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Art - Page 5

post #61 of 1576
Quote:
Originally Posted by iammatt View Post
I am shocked at how beautiful it is. I had no idea that it would be such an aesthetic success.

He's a talented craftsman that's for sure but I find him more thematic than conceptual and frankly, for want or a better word, hard to connect with. I'm obviously alone in this considering the level of praise he's been getting.

I'm glad to see the love for minimalism in this thread, quite unexpected. Another fun find was comparing the lists of Socal2NYC (some sort of ludical and sexually ambiguous version of childhood and adolescence I guess) and GetSmart (surprisingly harsh and unrelenting, artists that make strong statements about the world they live in), considering they share a lot of the same sartorial interests.
post #62 of 1576
Quote:
Originally Posted by gdl203 View Post
Would it be art to buy it, decompose it into its pieces, sell the materials and diamonds for their market value and exhibit the remaining artistic intention (i.e. invisible, thin air) for a price of £36 million?

Do it live in front of an audience and it's a happening, film it and sell it and it's video art. Do it after having come out naked of the bloody carcass of a cow and it's contemporary chinese art. I'll pm you with my contact info, I think you're a promising young artist and will happily represent you, you're a drug addict or can become one if needs be, can you?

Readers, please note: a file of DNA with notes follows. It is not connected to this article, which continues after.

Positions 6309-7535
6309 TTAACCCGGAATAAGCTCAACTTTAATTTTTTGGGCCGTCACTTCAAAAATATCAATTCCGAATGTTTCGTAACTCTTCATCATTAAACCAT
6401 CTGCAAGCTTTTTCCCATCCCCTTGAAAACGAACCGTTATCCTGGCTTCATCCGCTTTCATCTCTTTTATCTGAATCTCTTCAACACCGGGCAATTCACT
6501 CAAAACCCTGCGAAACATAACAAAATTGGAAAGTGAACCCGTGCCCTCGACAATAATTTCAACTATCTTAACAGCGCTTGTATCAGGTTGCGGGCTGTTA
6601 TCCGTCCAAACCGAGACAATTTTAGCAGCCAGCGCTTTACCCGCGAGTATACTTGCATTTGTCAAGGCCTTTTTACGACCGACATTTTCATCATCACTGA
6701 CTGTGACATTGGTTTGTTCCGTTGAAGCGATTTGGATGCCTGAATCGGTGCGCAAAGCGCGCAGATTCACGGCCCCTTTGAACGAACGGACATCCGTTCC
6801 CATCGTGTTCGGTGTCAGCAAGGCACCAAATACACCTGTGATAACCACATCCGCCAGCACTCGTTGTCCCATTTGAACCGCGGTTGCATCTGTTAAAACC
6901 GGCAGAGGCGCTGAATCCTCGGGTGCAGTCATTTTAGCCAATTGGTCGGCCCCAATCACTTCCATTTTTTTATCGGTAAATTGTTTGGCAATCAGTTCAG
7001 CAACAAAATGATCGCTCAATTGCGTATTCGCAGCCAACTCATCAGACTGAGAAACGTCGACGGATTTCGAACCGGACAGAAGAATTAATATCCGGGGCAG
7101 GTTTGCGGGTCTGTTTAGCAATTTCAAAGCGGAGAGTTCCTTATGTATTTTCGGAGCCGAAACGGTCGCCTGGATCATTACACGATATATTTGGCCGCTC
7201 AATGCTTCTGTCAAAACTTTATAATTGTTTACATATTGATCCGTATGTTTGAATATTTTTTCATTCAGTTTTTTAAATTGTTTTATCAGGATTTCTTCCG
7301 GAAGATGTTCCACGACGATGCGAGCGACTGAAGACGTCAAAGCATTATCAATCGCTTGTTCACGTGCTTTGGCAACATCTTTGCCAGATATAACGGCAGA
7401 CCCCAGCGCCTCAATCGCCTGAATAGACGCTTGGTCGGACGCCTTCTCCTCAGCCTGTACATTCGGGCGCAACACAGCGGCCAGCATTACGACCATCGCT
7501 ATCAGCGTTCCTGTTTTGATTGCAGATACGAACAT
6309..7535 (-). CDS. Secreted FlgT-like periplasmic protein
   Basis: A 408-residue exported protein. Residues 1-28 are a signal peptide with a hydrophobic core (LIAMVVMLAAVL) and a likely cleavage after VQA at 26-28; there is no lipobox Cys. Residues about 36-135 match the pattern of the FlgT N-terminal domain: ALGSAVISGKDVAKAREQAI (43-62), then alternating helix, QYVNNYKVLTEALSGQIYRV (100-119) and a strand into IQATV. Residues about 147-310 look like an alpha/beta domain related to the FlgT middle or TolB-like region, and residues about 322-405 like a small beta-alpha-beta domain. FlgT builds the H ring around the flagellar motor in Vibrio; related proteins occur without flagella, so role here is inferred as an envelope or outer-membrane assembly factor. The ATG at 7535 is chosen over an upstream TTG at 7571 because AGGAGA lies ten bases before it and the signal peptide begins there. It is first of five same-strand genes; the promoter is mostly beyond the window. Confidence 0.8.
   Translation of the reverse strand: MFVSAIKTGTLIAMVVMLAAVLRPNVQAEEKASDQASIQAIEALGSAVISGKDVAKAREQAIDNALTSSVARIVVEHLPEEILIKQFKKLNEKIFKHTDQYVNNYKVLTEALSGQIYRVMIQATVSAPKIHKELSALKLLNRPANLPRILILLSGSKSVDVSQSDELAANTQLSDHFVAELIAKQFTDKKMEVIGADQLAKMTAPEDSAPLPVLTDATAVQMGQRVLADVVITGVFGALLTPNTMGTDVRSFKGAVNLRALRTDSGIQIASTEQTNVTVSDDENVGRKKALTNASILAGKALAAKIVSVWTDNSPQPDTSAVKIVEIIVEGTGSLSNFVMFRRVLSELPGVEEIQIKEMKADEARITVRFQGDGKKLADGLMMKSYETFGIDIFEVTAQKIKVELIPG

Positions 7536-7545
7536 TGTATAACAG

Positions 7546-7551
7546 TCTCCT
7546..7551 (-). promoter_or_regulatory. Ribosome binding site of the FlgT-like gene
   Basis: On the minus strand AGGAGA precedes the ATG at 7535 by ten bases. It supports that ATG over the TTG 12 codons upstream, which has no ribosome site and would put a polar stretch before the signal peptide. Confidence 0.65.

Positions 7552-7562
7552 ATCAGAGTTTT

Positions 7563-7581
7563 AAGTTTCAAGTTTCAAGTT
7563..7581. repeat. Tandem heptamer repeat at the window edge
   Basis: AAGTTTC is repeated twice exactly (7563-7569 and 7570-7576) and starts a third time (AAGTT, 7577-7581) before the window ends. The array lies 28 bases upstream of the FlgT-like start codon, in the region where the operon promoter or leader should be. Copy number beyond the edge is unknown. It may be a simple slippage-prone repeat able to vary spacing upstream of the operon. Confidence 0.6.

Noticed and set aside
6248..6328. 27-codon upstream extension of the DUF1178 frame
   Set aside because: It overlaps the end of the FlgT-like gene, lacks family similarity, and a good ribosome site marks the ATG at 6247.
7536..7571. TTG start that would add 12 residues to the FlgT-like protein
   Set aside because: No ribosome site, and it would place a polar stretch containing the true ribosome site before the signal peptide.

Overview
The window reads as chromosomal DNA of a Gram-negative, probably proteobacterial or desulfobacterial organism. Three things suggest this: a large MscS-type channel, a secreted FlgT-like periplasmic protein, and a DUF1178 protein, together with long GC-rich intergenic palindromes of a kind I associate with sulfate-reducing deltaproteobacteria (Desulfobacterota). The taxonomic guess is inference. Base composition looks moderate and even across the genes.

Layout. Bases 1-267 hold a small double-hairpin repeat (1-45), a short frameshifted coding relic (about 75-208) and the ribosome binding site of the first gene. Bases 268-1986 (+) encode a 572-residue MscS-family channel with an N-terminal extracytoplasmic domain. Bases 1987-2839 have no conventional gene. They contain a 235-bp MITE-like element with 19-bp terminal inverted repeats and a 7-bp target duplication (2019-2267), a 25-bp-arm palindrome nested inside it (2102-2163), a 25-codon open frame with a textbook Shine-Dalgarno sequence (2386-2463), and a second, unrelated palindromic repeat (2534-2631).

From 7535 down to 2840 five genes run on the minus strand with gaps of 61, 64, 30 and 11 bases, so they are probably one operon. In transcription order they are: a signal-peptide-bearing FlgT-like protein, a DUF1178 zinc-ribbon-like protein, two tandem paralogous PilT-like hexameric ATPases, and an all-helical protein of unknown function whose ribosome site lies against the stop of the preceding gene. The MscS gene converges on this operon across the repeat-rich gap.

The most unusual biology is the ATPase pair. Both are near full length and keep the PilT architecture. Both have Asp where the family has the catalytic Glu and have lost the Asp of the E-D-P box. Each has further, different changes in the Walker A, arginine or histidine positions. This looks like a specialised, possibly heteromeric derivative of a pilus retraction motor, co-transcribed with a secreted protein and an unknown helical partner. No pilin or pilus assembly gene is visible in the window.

post #63 of 1576
Thread Starter 
I like the Last Supper works by Hirst.




Jean-Georges' restaurant Chamber's Kitchen has several hanging all around.
post #64 of 1576
Quote:
Originally Posted by Fuuma View Post
Do it live in front of an audience and it's a happening, film it and sell it and it's video art. Do it after having come out naked of the bloody carcass of a cow and it's contemporary chinese art. I'll pm you with my contact info, I think you're a promising young artist and will happily represent you, you're a drug addict or can become one if needs be, can you?
If need be... Thanks for believing in me and offering to represent. Will you loan me the £50m to buy the skull I need for my video happening? Or should I go straight to Mr Saatchi?
post #65 of 1576
Quote:
Originally Posted by gdl203 View Post
If need be... Thanks for believing in me and offering to represent. Will you loan me the £50m to buy the skull I need for my video happening? Or should I go straight to Mr Saatchi?

Saatchi isn't representing Hirst anymore (I think they parted ways), we'll raise your profile by having you smash some Duchamp, I hear it works quite well...
post #66 of 1576
Quote:
Originally Posted by Fuuma View Post
He's a talented craftsman that's for sure but I find him more thematic than conceptual and frankly, for want or a better word, hard to connect with. I'm obviously alone in this considering the level of praise he's been getting. I'm glad to see the love for minimalism in this thread, quite unexpected. Another fun find was comparing the lists of Socal2NYC (some sort of ludical and sexually ambiguous version of childhood and adolescence I guess) and GetSmart (surprisingly harsh and unrelenting, artists that make strong statements about the world they live in), considering they share a lot of the same sartorial interests.
I agree with you in some ways about Hirst. For just a few seconds we thought about a Butterfly "painting" of his, but the version that we could reasonably afford was not large enough to really display the power of that series. Of artists in a similar vein, I much prefer Maurizio Cattelan.
post #67 of 1576
Quote:
Originally Posted by Fuuma View Post
Saatchi isn't representing Hirst anymore (I think they parted ways)
Even better - I meant Saatchi as a potential financier for me, new budding and promising artist, not Saatchi as Hirst's backer
post #68 of 1576
Quote:
Originally Posted by gdl203 View Post
Even better - I meant Saatchi as a potential financier for me, new budding and promising artist, not Saatchi as Hirst's backer